Understanding 'Emergency Tax'
So-called ‘emergency tax’ is one of the most irritating, and potentially costly, problems facing employees moving jobs. The situation is a common one: you start a new job and, a month into your employment, you receive your first pay cheque. To your surprise, though, the amount shown is less than you were expecting.
Emergency tax codes are the most common reason for errors in pay to those who have recently started a new job. They are handed out when HM Revenue and Customs (HMRC) does not have sufficient information on an individual. Your employer will give you a temporary emergency tax code if HMRC has failed to provide it with an accurate code, and this can often result in you paying too much tax.
Why Do I Have an Emergency Tax Code?Emergency tax codes are most commonly assigned when your new employer has not been given your P45. The P45 form, which is outlined in more detail elsewhere in this section, provides your new employer (and HMRC) with information on how much you have earned during the tax year to date, and how much tax you have paid.
You may also be assigned an emergency tax code if there has been a change to your tax code during the year. This might occur because you begin to draw the State Pension, or because you start to receive taxable company benefits.
Emergency tax codes also often arise when people who were previously self-employed enter employment.
What is a Cumulative Emergency Tax Code?If you have just started your first job since the beginning of the tax year, and you have not received any state benefits or a taxable pension, you may be assigned a cumulative emergency tax code.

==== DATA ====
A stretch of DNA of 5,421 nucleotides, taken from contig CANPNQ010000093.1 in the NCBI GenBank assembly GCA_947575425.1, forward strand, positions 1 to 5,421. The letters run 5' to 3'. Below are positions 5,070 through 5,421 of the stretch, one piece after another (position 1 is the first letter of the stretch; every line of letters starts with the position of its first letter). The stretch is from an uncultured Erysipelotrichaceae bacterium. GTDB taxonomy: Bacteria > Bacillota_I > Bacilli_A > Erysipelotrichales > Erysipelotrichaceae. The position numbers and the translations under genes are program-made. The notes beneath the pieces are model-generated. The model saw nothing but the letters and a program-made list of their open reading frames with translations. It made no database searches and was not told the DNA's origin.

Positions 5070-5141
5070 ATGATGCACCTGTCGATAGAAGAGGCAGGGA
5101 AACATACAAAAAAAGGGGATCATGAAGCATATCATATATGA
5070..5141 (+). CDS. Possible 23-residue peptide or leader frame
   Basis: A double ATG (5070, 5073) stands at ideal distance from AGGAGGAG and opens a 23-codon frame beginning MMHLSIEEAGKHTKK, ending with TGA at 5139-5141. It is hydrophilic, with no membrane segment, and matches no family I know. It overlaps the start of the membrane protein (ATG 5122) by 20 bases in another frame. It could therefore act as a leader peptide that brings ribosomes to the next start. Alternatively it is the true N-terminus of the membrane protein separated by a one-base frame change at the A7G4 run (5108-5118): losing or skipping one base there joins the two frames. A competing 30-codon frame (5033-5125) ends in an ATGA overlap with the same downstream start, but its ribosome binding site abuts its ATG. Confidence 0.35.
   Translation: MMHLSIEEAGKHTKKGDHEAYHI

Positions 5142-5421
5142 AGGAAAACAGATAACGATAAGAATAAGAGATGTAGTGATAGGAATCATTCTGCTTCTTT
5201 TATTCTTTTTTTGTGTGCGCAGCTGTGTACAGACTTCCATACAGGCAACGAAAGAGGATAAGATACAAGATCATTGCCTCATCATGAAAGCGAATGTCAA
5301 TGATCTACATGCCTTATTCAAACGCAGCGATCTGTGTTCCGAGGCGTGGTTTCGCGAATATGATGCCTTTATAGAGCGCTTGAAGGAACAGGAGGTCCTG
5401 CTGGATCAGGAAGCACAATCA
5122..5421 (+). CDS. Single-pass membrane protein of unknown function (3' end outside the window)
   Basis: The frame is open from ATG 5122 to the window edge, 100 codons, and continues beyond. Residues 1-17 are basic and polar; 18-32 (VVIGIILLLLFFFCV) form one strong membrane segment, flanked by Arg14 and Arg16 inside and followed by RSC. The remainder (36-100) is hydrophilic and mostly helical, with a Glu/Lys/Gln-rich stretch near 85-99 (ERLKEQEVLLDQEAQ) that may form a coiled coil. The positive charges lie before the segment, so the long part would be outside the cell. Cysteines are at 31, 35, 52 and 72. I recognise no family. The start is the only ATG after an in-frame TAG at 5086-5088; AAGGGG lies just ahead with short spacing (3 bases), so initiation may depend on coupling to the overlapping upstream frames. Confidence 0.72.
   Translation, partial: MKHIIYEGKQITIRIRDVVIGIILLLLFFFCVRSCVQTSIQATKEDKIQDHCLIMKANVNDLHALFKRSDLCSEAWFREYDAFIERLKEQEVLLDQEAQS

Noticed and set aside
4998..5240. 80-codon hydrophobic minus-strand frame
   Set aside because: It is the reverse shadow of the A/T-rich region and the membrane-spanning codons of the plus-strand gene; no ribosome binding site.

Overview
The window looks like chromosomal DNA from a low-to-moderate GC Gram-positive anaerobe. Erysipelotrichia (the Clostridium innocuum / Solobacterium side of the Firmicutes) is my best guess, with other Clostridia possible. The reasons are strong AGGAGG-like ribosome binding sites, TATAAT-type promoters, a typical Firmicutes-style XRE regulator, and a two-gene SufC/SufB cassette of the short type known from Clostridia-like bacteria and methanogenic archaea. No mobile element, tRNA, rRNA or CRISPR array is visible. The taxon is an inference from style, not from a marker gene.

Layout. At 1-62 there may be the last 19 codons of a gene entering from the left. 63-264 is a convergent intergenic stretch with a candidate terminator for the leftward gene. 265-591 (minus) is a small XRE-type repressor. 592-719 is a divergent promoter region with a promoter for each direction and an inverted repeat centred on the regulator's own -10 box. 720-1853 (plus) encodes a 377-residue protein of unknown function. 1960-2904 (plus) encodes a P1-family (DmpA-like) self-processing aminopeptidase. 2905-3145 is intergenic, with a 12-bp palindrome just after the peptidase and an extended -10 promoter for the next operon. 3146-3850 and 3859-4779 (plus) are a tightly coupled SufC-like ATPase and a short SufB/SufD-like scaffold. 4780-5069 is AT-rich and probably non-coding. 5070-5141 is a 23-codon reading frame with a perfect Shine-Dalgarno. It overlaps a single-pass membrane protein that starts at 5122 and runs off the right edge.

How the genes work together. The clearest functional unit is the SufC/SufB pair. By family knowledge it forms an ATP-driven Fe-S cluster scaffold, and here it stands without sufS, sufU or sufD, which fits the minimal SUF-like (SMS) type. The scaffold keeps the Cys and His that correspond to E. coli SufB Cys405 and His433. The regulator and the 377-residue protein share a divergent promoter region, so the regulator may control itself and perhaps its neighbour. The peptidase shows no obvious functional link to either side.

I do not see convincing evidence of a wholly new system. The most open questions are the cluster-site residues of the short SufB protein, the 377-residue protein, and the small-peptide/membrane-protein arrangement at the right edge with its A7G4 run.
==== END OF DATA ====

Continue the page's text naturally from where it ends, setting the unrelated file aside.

The purpose of a cumulative emergency tax code is to ensure that you receive your full Personal Allowance. It will mean that your employer carries over your unused allowance from before you started your new job. In these instances you should not end up paying too much tax.
How Do I Get the Right Tax Code?A correct tax code can only be assigned when HMRC has the information that it needs. This generally means that you will have to get a P45 from your previous employer. One part of the P45 is sent to HMRC, while another is sent to your new employer. The remainder is retained for your records.
Once your tax code has been corrected, your employer will return any overpaid tax to you through the PAYE system. This means that you will pay less tax in future months in order to make up the difference.
In some cases, though, you may be owed a refund at the end of the tax year. In this case you should contact your Tax Office; their details can be found at the top of correspondence from HMRC. You will need to complete and return a copy of Form P60 in order to claim a refund.
An emergency tax code can mean that you pay significantly more tax than you owe. As a result, you should ensure that you deal with any errors as soon as possible.